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As you can see, the icons are a little redundant

The Easy (But Bloated) Way

Wineskin is another way to package Wine apps so that they integrate more beautifully with the Mac experience, but it has one big disadvantage: it’s enormous!  Unlike WineBottler, you can’t externalize the Wine install to use across apps, so every Wineskin-wrapped app has to contain the full install of Wine bundled within it.  Also, there didn’t seem to be an easy way to keep it from installing Mono and Gecko with every app (I dug two layers deep into the advanced settings and said, “Fuck it!”).  Total all this up and you’ve turned a 30 megabyte app into a 600 MEGABYTE app!  The WineBottler-wrapped version, by comparison, is just under 48 MB.

It does offer some deeper customization options than WineBottler, with a lot of different Wine versions and engines to choose from, but even the compressed engines still end up tipping the scales at 300 meg or so.  So yeah, if you want nice Dock integration, just stick with WineBottler.

Another Less Bloated (But Unstable) Way

I already use the latest version of Wine pulled from Homebrew and I was kind of ambivalent about having to use the redundant Wine.app just to get a nice Dock launcher.  If you open up a WineBottler bundle, the actual binary it executes is just a bash script called “startwine” that looks in a few possible locations for your Wine binary, then uses it to execute the Windows program.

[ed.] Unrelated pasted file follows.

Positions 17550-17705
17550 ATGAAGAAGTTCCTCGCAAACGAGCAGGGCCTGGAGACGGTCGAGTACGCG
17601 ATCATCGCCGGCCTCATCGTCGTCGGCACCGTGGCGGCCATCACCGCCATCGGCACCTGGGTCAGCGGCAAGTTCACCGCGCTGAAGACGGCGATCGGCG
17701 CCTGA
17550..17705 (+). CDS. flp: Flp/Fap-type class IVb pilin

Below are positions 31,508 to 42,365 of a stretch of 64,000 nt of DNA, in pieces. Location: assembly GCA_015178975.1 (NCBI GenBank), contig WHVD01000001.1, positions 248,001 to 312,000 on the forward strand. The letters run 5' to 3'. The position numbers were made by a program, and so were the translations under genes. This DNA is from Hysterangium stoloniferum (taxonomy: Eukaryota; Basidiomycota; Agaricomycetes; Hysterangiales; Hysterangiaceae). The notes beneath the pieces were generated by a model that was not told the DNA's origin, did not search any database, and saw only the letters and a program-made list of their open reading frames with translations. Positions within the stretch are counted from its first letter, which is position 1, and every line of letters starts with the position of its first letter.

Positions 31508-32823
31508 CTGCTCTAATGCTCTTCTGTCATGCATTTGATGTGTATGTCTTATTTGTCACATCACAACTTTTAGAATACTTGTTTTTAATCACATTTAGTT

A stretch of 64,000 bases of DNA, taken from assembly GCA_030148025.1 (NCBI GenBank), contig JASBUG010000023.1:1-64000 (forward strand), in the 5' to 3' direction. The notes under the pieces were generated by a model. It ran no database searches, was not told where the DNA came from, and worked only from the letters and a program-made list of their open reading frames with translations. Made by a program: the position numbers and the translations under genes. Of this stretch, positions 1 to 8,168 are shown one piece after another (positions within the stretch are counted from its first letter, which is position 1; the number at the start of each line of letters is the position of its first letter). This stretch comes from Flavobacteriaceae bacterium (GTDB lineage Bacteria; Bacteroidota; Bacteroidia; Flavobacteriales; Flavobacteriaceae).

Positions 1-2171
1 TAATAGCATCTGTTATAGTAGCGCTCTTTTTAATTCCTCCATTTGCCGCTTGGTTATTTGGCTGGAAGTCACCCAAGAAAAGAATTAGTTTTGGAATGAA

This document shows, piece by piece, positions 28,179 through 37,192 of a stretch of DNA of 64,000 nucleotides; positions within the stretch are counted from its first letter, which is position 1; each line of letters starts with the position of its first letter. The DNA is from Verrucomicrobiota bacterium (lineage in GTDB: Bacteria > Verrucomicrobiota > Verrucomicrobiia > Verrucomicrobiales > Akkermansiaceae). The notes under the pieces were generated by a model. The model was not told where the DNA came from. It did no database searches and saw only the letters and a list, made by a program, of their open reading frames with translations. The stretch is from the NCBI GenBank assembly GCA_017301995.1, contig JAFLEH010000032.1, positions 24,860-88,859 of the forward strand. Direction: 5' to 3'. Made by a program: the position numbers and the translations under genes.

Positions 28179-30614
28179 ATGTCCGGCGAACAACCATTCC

You can easily edit it to point to your Homebrew-installed version of Wine instead (the portion I added is in bold):

#!/bin/bash

BUNDLERESOURCEPATH="$(dirname "$0")/../Resources"

#find wine, try in Bundle, ~/Applications, /Applications, Spotlight
if [ -f "$BUNDLERESOURCEPATH/Wine.bundle/Contents/Resources/bin/wine" ]; then
 export WINEUSRPATH="$BUNDLERESOURCEPATH/Wine.bundle/Contents/Resources"
#adding Homebrew Wine support
elif [ -f "/usr/local/bin/wine" ]; then
 export WINEUSRPATH="/usr/local/var/homebrew/linked/wine/"
elif [ -f "$HOME/Applications/Wine.app/Contents/Resources/bin/wine" ]; then
 export WINEUSRPATH="$HOME/Applications/Wine.app/Contents/Resources"
elif [ -f "/Applications/Wine.app/Contents/Resources/bin/wine" ]; then
 export WINEUSRPATH="/Applications/Wine.app/Contents/Resources"
elif [ -f "$(mdfind 'kMDItemCFBundleIdentifier == org.kronenberg.Wine' | grep -m 1 'Wine.app')/Contents/Resources/bin/wine" ]; then
 export WINEUSRPATH="$(mdfind 'kMDItemCFBundleIdentifier == org.kronenberg.Wine' | grep -m 1 'Wine.app')/Contents/Resources"
else
 echo "Wine not found!"
 exit 1
fi

...